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American Art History: The Ironworkers’ Noontime, Coursework Example

Pages: 3

Words: 901

Coursework

While a great deal of 19th century American art addresses issues of war and international conflict, other schools were paying more attention to the shifting realities within the nation itself.  These were extraordinary, as America was evolving from a largely agricultural culture to an industrialized one, just as vast tides of European immigrants were creating a new population.  Artists of the era, not unexpectedly, employed the genres they felt best captured these realities, with focuses on both the declining pastoral and the newly industrial.  It is in the latter, however, that a stronger sense of America’s development as an entire society may be better identified.  If the Hudson River School addresses change only through an emphasis on idealizing the natural, the more realistic art of the era captures the moment, revealing multiple shades of influence and meaning in a “snapshot.”

A striking example of this new realism is presented by Thomas Anshultz, and  it is interesting to note how this painting in question represents a departure from most of the artist’s other work.

Dozens of his paintings reflect peaceful scenes of domesticity and nature, created before and after 1880 (athenaeum.org); not so  The Ironworkers’ Noontime.  In this vivid and highly realistic work, Anshultz captures more than an hour’s break for hard laborers.  Certain aspects of the American condition of the era are blatant.  It is obvious that the figures are working men in a gritty, industrial setting.  More than this comes through, however, and in ways illustrating cultural elements surrounding the scenario and in accord with artistic intent of the period:   “These ordinary, commonplace scenes featured….distinctly American relationships, often revealing social tensions structured along racial, class, or gender divisions” (online lecture).

The Ironworkers' Noontime

The Ironworkers’ Noontime

Thomas Anshutz, oil on canvas, 1880

The Fine Arts Museums of San Francisco

The light, for example, makes a statement regarding the structure of the society.  The men are clearly strong, but the dominant impression is not their illumination in the noon sun; rather, it is the factory behind them in deep shadow.  Even as the backs of the men are largely turned to it, it remains the most potent image, and this reinforces the supremacy of industry.  Put another way, the factory is given the same importance that would be attached to a field in a pastoral work; it is the environment, and basis for life.  This is further emphasized by the spatial relations of the work.  In the rear, chimneys fuming smoke reach to the sky, as there is no visible end to the tapering off of the factory arena.  This is an alien world in which nature has no part, except as expressed in the attitudes of the men.

These attitudes say a great deal.  Most notable is the quality of harsh, pragmatic realism regarding them, which contrasts the more idealistically stylized representations of American workers as craftspeople plying their trades (Pohl  262).  The men are spaced in what may be termed a tribal way.   There is a sense of individual space around even those near to one another, and sense that a form of defiance fuels it.  Shirts are off; the figure in the foreground appears to be flexing a bicep.  Then, what is absent from the painting is as revealing as what it offers, and  the only communication is between children playing on the ground.  It is interesting, in fact, that the only glimpse of two men perhaps speaking is blocked by an outstretched arm, as if to convey the unimportance of such interaction (Pohl  262).  The primal presentation of the men, seemingly “uncaged” from their labor for break, is so strong that much is said, or may be interpreted, regarding their American lives.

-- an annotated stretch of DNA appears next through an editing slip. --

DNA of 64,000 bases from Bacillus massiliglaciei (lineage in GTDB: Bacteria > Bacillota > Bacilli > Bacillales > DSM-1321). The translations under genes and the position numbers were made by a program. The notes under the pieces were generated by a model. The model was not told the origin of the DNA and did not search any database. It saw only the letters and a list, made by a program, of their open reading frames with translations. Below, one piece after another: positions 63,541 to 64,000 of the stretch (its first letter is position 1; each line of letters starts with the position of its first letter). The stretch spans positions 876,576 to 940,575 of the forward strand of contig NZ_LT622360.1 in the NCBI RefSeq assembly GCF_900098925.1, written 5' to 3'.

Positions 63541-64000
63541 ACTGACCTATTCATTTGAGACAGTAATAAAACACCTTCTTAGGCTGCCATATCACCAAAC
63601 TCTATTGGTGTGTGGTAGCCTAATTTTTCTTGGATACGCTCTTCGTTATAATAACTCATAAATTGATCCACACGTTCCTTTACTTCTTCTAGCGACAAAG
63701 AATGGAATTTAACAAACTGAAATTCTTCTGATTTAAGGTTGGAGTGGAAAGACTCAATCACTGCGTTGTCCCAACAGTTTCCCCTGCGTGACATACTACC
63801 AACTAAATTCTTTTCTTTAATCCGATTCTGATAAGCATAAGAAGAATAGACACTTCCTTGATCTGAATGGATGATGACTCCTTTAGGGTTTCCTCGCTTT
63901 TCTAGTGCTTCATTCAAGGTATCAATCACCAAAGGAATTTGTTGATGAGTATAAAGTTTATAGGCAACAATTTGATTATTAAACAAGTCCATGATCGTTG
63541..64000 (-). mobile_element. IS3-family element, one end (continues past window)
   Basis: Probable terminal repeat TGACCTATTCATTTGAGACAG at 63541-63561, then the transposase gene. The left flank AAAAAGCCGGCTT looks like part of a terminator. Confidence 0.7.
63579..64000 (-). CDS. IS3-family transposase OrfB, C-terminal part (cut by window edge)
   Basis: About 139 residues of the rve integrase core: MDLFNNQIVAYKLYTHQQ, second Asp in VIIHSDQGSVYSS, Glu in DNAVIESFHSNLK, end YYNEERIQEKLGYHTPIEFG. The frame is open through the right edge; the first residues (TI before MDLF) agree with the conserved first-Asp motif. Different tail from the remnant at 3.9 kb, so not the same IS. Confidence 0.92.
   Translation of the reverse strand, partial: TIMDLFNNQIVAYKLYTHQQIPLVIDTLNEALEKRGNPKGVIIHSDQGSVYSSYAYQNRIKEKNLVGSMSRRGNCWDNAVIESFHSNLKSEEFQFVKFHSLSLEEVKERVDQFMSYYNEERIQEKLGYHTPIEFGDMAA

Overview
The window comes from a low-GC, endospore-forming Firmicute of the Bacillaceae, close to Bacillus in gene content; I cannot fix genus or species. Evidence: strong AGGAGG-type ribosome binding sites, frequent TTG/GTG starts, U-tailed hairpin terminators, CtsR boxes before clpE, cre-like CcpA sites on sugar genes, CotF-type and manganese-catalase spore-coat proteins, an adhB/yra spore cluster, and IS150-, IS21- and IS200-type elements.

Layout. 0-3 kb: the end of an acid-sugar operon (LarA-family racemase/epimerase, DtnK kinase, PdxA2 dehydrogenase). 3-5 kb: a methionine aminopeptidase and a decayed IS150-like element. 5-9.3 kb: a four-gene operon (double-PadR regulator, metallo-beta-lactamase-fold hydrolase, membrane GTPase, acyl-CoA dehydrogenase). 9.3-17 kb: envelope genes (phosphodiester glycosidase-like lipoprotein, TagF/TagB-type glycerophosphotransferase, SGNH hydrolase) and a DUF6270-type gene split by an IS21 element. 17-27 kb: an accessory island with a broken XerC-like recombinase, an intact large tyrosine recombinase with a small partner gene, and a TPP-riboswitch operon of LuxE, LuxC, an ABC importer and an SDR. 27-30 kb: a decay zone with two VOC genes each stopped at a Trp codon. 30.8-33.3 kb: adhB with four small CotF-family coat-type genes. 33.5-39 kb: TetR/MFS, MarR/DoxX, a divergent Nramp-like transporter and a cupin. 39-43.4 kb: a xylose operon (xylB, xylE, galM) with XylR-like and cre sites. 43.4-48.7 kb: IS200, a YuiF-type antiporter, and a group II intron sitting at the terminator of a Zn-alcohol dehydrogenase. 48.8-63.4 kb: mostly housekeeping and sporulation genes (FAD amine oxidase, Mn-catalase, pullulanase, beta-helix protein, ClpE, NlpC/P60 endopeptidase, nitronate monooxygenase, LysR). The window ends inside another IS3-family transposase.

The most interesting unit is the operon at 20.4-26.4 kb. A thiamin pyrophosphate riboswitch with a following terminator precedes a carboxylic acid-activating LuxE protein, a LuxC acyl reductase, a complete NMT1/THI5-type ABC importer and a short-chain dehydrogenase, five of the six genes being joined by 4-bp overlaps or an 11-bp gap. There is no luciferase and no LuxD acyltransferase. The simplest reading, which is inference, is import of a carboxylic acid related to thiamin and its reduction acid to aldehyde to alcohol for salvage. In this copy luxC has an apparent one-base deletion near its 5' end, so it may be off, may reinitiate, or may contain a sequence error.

This is unskilled labor, that role was primarily filled in the day by immigrants, and the nation’s culture practiced a kind of segregation based on multiple factors, or perceptions.  In New England, for example, the masses of immigrant workers were perceived in both social and religious terms, and unfavorably in both by the established, chiefly Calvinist, power structure.  These were not only uncultivated workers; they brought with them dangerous ties to European, and largely Catholic, faiths.  Industrial discipline of the late 19th century, then, took the form of a larger ambition, and one enhanced by political agendas to maintain the class structure.  Harsh regulations were imposed on workers to improve efficiency, but also to “keep them in their place” as men unworthy of pursuing the women beyond their own immigrant culture, and as men whose religious views must be similarly constrained (Peet, Hartwick  112).  In basic terms, as one level of society sought to exert control over another, the social, political, and the religious combined to strengthen the class divisions.  Anshultz in no way overtly presents these historical schisms, yet the effect is unmistakeable.  The swagger of the men, expressed in a variety of extremely masculine postures, challenges.  There is a feeling that, the noon break notwithstanding, these are workers ready to take action and defy the superiors behind the shadowed factory.

Works Cited

Athenaeum.org.   Artworks for Thomas P. Anshultz.  2012. Web. <http://www.the-athenaeum.org/art/list.php?m=a&s=du&aid=570> Online Lecture. 2012, Web.

Peet, R., & Hartwick, E. R.  Theories of Development: Contentions, Arguments, Alternatives. New York: Guilford Press, 2009.  Print.

Pohl, F. K. Framing America: A Social History of American Art, 2nd Ed.  New York: Thames & Hudson, 2007.  Ptint.

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